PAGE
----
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By Jon Parton

The East Kennet Long Barrow is little regarded compared with its celebrated and far more visited neighbour, West Kennet Long Barrow. This inequality is unjust, firstly because East Kennet is enormous – a cathedral to the parish church that is West Kennet – and secondly because, unlike the opened, eviscerated West Kennet, graffitied, tealit and crassly modernised, robbed of its bones and mystery, East Kennet has not been opened.

 
This makes it very special amongst the Wessex monuments which have been repeatedly exposed in the name of science or greed, with another neighbour, Silbury, being the most famous example. Unlike in that case, no endless succession of inquisitive seekers has bored into East Kennet in pursuit of that which they destroyed and no-one has felt the need to apologise by writing “Bones of our wild forefathers, O forgive, if now we pierce the chambers of your rest”. Everything – and everyone – within East Kennet lies safe and secure, just as intended by those who sealed it 250 generations ago. Uniquely, miraculously, East Kennet hugs within itself a last precious cache of unsullied mystery.
 
Should it be opened? Of course! say some. “Who knows what treasures might be revealed for the enjoyment of all instead of remaining pointlessly hidden forever more? Who knows what knowledge might be recovered about those who built it and lie within it, providing them with a form of immortality rather than eternal obscurity?”
Therein lies the obvious answer. And yet…
 
For me the choice is the reverse, and clear. For surely, all the gains combined could not compensate for one particular loss: the loss of the last and greatest of Wessex ’s jewels – the last, true, flawless mystery. Where is the wonderment at West Kennet ? What poet can sit alone on its turf and fancy he hears ancient whispers in rustling leaves? Who can visit the mysterious past by pausing at a display case of bones? Who can stand by poor Silbury without an uncomfortable feeling we have betrayed real people who created a private wonder and that we owe them a profound apology? Are we to assert that this is our time, not theirs, our hill, our barrow, our heritage, our mystery? Do we flout the wishes of other humans on the simple grounds that they are dust, we want to and can? Is this the future we want for ourselves?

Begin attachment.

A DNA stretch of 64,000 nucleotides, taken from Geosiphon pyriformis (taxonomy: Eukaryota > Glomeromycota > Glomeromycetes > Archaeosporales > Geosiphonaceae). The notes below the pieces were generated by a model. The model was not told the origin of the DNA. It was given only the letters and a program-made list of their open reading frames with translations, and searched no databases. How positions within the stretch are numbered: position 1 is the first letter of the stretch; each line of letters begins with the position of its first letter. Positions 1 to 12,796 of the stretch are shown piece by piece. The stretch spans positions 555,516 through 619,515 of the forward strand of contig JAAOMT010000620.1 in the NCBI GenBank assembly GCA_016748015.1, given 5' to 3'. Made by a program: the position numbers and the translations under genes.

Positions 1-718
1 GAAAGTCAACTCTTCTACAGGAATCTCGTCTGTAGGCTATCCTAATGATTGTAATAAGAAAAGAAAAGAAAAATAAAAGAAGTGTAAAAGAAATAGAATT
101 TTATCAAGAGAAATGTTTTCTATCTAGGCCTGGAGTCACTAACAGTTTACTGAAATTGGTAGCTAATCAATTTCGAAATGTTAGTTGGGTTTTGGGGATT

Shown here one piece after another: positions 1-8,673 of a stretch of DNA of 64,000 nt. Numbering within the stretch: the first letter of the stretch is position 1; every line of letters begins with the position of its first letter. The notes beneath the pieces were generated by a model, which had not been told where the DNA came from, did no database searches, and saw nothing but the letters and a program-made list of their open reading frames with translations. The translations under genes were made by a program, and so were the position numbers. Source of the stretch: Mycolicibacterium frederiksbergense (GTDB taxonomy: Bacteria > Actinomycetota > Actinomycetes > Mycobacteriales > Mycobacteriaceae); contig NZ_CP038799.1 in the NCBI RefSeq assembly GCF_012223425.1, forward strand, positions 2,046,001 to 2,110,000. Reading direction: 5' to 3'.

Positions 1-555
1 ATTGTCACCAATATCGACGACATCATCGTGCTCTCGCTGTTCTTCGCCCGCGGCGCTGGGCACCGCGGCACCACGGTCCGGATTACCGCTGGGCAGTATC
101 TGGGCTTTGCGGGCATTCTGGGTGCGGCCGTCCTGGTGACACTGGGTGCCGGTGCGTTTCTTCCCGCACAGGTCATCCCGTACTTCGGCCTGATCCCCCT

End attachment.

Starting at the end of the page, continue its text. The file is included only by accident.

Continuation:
But mostly, it’s the mystery. Let us not shatter it, as we have all the others, to satisfy our present, self-serving vulgar curiosity. Let us leave it pristine and unattainable forever and thereby of value beyond the wildest dreaming of those with eager or righteous spades….
 
While we welcome articles and reports on heritage-related subjects to The Heritage Journal, the opinions expressed therein and the accuracy of the reporting lie solely with the originators of the report.

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